Online Dating: A 'Mature' Woman's Search for Romance With Cyberspace as Cupid.
It all started as a sort of joke. Several months after my husband’s death, my son — who met his wife eight years ago an online dating service — asked me if I intended to join an on-line dating service, and facetiously suggested one called “burned out match.com.” It doesn’t exist, of course, though maybe it should.
I hadn’t thought seriously about going that route in search of romance. After all, I’m pushing four score years, a long way from my days of blind-dating at an all-woman’s college. Besides, I come from a generation that was warned, early on, not to talk to strangers, even if they've now morphed into virtual ones. To make matters worse, modern-day electronic media constitute unfamiliar territory for many of my age.
More to the point, was I really interested in looking for a companion on a computer screen? And even if I missed having a man around, was it too soon after my spouse’s death? Was it too late for me altogether? Would I be paying for the privilege of getting nothing but a painful reality check?
Still, I’d seen TV advertisements of dating sites that do actually exist, showing happy senior couples enjoying meals out at a fine restaurant or strolling together along a sandy beach. Somehow it seemed like a reasonably harmless escape from the doldrums of widowhood. And if I could approach it in the spirit of a diversion, rationalized further by the old adage “nothing ventured, nothing gained”, what would be the harm?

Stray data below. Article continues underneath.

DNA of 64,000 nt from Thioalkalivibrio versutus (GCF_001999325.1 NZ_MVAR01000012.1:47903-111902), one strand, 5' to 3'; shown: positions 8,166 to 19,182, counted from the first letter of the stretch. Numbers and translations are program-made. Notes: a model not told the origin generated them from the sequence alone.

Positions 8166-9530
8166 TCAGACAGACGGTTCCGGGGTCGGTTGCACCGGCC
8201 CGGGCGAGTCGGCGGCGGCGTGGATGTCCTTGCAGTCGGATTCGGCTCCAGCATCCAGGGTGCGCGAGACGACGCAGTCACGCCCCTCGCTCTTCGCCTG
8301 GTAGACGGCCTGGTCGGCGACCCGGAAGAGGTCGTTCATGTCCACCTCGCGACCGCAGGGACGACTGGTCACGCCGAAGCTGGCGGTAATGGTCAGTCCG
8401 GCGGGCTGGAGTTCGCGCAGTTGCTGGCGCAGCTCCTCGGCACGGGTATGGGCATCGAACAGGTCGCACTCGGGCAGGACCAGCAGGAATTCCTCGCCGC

It’s relatively easy to enter the world of cyber-dating. One doesn’t even have to pay fees, initially, to sample the service. Most sites require only that you answer some brief questions e.g., how good-looking you think you are, or if you like to cook, or whether you tend to be punctual on a date. Subscribers set their own parameters for possible “matches” based on age, interests, level of education, geographical distance, etc. Add a (recent) photo, press “send” and wait for the tsunami of would-be dates to deluge your in-box.
I’m still waiting. Initially, I sampled three different sites, figuring it would be like pressing my lined face against a bakery window. But something odd was happening. Instead of guys around my age, I was being matched with those a lot younger than myself and a lot farther from where I lived. Imagine my surprise, for example, when I got a 'wink' from a 50-year old in Austin, Texas!
The reason was obvious enough. There aren’t that many men my age signing on for cyber-dating. Men die earlier than women, of course, and those who don’t most likely have mates already. If they are divorced or widowed, they’re not looking for a woman their age, anyway.
Pages: 1 · 2
- Our Saddest NPR Moment: The Retirement of the Magliozzi Brothers of Car Talk Fame
- Beyond an Audubon Era - The Singing and the Silence: Birds in Contemporary Art
- What's The Matter With Politicians? Don't They have Families Like the Rest of Us?
- Elaine Soloway's Widow Series: Odd Number & Like Mother, Like Daughter or Not
- Operator? Business, Insurer Take On End-of-Life Issues By Phone
- A Quebec Odyssey With Joey: Becoming Immersed in Canadian History and French Culture
- Elaine Soloway's Widow Series: The Handyman
- Sexuality and Quality of Life in Aging from the Journal for Nurse Practioners
- Generations and Cousins: Broadening Our Chances for Genetic Refreshment
- Where Do We Die: Hospice Care, Caregiver Evaluations & Preferring to Die at Home
No feedback yet